December 13, 2017

When it comes to liturgy, we’re all mutually-enriching mongrels

The Chapel of the Holy Trinity in Lublin, Poland, showcases a unique mix of Eastern and Western architecture and art. The chapel was built in under King Casimir the Great in the 14th century and decorated with Byzantine-Ruthenian frescos. Photo: CNS

As a Byzantine Catholic [writes Dr Adam A J DeVille]  in communion with my Latin brethren, I have watched with great anxiety the liturgical turmoil they have been enduring for more than forty years now and cannot stand idly by: when one part of the body suffers, we all suffer. Moreover, as a Catholic whose life’s work has been thus far devoted to rapprochement with Orthodoxy, I cannot stay silent when one of the concerns Orthodoxy has about communion with the pope of Rome is precisely his willingness to meddle, micromanage, and even destroy (or at least attempt to “abrogate”) something so venerable as the liturgy, the very source and summit of our life together.

If a Byzantine Catholic such as myself were foolish enough to attempt to offer some ideas to Latin discussions about liturgical enrichment and reform, what might those ideas consist of?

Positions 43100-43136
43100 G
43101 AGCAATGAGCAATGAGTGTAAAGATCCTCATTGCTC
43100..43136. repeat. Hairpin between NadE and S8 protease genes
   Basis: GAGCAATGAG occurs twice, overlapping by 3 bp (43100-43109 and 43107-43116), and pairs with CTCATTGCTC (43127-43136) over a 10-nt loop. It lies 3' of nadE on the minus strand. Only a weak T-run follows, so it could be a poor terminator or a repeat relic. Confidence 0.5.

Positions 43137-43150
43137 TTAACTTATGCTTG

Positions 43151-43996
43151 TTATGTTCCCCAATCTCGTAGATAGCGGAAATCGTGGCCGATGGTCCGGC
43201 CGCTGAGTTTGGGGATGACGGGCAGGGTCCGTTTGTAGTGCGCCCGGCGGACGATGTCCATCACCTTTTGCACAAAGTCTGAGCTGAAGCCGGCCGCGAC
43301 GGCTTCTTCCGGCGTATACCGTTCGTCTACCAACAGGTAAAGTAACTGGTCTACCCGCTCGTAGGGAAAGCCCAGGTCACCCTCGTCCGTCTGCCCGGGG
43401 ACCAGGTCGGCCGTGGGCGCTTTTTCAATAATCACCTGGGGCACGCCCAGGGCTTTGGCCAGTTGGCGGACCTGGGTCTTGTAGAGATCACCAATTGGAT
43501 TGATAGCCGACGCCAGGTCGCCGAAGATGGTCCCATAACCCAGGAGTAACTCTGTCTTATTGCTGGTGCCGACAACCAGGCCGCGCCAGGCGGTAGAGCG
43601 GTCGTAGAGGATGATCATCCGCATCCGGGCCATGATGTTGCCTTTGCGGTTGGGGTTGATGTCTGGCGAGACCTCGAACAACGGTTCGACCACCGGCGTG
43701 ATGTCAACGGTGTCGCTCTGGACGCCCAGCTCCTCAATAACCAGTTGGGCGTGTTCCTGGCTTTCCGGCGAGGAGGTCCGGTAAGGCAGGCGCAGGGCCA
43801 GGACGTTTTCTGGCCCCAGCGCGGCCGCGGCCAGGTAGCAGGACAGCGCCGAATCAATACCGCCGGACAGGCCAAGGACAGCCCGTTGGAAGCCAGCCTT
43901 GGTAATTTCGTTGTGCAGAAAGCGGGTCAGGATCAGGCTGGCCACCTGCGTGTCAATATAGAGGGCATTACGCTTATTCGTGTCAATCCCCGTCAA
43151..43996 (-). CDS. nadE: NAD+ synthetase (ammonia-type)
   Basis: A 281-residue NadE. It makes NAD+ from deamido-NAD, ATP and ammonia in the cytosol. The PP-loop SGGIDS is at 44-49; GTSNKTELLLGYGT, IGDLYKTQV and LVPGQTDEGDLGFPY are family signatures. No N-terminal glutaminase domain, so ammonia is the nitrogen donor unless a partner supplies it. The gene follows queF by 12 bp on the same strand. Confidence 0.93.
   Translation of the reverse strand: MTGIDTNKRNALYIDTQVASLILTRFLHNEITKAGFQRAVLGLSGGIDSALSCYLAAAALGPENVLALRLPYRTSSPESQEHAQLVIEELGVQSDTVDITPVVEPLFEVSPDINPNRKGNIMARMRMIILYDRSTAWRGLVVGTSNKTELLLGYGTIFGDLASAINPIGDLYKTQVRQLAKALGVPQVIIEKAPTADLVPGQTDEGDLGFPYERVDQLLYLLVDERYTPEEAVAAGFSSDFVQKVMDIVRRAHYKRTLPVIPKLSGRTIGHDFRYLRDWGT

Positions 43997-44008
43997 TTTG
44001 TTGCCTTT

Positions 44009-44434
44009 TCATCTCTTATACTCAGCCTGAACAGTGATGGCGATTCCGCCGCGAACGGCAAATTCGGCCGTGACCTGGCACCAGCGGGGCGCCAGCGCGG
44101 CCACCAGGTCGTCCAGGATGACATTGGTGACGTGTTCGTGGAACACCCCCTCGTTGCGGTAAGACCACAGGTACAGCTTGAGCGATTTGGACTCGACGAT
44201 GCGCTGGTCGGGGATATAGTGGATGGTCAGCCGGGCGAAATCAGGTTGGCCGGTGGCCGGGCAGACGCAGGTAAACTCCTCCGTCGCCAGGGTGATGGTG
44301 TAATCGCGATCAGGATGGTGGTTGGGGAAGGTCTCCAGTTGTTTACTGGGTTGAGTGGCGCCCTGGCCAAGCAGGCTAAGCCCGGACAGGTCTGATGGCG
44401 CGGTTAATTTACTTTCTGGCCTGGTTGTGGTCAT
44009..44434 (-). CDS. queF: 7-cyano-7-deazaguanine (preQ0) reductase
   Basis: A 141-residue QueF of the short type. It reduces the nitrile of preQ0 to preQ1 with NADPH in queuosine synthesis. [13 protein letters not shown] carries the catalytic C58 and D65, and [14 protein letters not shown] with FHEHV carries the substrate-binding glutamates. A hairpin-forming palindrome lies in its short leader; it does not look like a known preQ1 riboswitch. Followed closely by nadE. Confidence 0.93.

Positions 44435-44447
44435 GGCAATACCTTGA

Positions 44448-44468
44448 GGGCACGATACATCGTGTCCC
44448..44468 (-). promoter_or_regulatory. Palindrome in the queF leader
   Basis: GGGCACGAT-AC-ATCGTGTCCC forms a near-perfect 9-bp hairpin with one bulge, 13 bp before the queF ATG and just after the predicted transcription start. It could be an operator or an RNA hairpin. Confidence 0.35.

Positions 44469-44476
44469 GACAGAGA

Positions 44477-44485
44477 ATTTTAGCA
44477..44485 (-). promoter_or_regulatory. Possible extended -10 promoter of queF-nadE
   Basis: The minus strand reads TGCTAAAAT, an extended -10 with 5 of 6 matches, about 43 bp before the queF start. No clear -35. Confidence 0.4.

Perhaps, true to Eastern apophatic methods, it is easier to begin with a counsel of negation for the Western liturgist. First, stop sneering and sloganeering (“he’s not a liturgist!”) and pretending like you belong to some great guild of illuminati whose academic credentials qualify you and you alone to speak on these matters. Stop condescending to the people of God by claiming they cannot possibly understand what “consubstantial” or “oblation” mean. Have you tried to teach them? (After just two sessions last semester, the Roman Catholic students in my Trinity class were confidently and intelligently discussing Greek terms like ousia, perichoresis, and prosopon.) 

Have you, moreover, ever seriously consulted the people of God about liturgical reform? Or was it imposed from the top down by a papal fiat beholden to a commission of ideologues? Leitourgia is indeed the “work of the people” or “public service.” Leitourgia is as much the “property” of (and as much performed by) the untutored, semi-literate baba—who kept the faith in the Soviet gulag, or under Islamic domination, and taught her children and grandchildren how to pray—as it is of anyone else, especially the so-called experts.  She (“Mrs. Murphy” as the Latin liturgist Aidan Kavanaugh famously nick-named her) has as much right to contribute here as anyone swanning about with a graduate degree from the Anselmo …

Read the rest at Catholic World Report.

Dr Adam A J DeVille is Associate Professor and Chairman of the Department of Theology-Philosophy, University of Saint Francis, Fort Wayne, Indianapolis.

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